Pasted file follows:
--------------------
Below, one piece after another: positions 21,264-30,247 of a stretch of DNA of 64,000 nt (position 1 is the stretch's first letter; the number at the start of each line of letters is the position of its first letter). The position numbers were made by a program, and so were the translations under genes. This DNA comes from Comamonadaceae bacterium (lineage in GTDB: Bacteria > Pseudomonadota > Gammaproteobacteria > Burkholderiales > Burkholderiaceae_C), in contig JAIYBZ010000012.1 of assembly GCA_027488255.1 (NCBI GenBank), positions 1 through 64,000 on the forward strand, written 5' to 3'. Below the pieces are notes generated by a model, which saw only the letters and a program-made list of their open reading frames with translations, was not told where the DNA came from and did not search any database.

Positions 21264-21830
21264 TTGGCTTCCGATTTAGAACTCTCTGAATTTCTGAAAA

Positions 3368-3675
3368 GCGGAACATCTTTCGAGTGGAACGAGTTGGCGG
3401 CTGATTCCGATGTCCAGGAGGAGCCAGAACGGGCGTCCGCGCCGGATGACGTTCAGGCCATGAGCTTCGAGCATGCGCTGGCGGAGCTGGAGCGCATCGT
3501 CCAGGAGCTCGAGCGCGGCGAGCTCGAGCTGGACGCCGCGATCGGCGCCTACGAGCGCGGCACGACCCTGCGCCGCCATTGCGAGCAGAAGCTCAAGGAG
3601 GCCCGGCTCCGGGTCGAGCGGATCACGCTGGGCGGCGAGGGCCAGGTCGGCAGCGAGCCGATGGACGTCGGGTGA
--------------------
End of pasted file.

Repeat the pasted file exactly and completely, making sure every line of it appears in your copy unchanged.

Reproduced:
Below, one piece after another: positions 21,264-30,247 of a stretch of DNA of 64,000 nt (position 1 is the stretch's first letter; the number at the start of each line of letters is the position of its first letter). The position numbers were made by a program, and so were the translations under genes. This DNA comes from Comamonadaceae bacterium (lineage in GTDB: Bacteria > Pseudomonadota > Gammaproteobacteria > Burkholderiales > Burkholderiaceae_C), in contig JAIYBZ010000012.1 of assembly GCA_027488255.1 (NCBI GenBank), positions 1 through 64,000 on the forward strand, written 5' to 3'. Below the pieces are notes generated by a model, which saw only the letters and a program-made list of their open reading frames with translations, was not told where the DNA came from and did not search any database.

Positions 21264-21830
21264 TTGGCTTCCGATTTAGAACTCTCTGAATTTCTGAAAA

Positions 3368-3675
3368 GCGGAACATCTTTCGAGTGGAACGAGTTGGCGG
3401 CTGATTCCGATGTCCAGGAGGAGCCAGAACGGGCGTCCGCGCCGGATGACGTTCAGGCCATGAGCTTCGAGCATGCGCTGGCGGAGCTGGAGCGCATCGT
3501 CCAGGAGCTCGAGCGCGGCGAGCTCGAGCTGGACGCCGCGATCGGCGCCTACGAGCGCGGCACGACCCTGCGCCGCCATTGCGAGCAGAAGCTCAAGGAG
3601 GCCCGGCTCCGGGTCGAGCGGATCACGCTGGGCGGCGAGGGCCAGGTCGGCAGCGAGCCGATGGACGTCGGGTGA